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Hamburg's state court sided with Germany's GEMA, which had sued Google Inc.'s YouTube unit over 12 temporarily uploaded music videos for which no licensing fees were paid. The organization represents about 60,000 German writers and musicians.
The online video platform has maintained that it bears no legal responsibility for the uploaded content — saying it checks and sometimes blocks content when users alert the firm about alleged violations of laws.
YouTube currently offers copyright holders software that allows them to identify recordings for which they hold copyright, enabling them to flag the content as infringing their rights.
The Hamburg court ruled that once an alleged violation is flagged YouTube must now apply the software to the recording to prevent further copyright infringements.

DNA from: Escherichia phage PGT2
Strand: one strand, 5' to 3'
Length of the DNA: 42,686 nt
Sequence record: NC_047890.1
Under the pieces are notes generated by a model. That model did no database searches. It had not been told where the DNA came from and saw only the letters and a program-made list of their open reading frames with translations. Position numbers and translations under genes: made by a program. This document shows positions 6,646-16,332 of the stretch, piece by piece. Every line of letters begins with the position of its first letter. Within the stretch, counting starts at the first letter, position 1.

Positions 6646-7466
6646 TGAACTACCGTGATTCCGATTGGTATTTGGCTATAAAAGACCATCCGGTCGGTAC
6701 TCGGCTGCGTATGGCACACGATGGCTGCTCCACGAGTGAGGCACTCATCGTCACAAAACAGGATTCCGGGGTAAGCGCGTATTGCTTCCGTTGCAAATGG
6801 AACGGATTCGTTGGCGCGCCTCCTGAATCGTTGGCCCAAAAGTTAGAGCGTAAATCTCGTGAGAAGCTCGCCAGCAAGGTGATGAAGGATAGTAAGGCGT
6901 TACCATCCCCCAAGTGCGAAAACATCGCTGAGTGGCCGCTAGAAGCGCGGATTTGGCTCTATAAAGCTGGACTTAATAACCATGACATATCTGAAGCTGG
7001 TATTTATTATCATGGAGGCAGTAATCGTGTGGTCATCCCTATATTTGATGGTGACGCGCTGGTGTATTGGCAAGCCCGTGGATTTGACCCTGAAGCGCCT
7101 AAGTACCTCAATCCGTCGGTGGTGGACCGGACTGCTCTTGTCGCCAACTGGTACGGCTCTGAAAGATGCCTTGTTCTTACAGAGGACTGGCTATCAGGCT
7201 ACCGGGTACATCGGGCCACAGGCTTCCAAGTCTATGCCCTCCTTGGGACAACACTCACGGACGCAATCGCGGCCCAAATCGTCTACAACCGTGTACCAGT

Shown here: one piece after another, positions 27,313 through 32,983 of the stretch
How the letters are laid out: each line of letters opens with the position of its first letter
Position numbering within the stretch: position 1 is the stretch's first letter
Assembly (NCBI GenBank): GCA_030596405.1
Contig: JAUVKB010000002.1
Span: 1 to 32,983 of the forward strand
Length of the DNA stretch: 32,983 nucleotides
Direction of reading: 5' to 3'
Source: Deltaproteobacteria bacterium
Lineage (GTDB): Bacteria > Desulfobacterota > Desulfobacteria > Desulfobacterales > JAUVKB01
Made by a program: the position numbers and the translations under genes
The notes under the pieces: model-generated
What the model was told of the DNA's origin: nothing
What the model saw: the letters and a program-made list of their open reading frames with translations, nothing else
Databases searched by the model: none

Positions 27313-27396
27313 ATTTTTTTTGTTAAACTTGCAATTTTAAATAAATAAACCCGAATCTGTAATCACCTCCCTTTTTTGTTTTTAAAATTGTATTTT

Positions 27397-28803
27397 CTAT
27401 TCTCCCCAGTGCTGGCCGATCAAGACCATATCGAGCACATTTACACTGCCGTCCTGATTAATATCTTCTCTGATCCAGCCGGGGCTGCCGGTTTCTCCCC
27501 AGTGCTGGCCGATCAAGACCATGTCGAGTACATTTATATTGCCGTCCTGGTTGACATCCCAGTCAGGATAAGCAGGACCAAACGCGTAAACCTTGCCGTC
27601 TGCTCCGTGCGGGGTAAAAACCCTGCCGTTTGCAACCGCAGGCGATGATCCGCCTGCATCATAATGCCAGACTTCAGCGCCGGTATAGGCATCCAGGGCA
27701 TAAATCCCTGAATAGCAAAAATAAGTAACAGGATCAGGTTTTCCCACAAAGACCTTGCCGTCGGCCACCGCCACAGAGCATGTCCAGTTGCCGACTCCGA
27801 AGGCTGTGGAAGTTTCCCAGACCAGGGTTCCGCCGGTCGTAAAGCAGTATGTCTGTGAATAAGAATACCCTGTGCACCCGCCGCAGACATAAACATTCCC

The court also told YouTube to install a new program that filters uploaded videos for possible copyright infringements according to key words — such as musicians' names and song titles — to catch versions of a song that only sound somewhat different, such as live recordings.
"The platform operator only has the obligation to block the video ... and take appropriate measures to hinder further rights violations after being notified about the copyright violation," the court said. "There is no obligation to control all videos already uploaded to the platform," it added.
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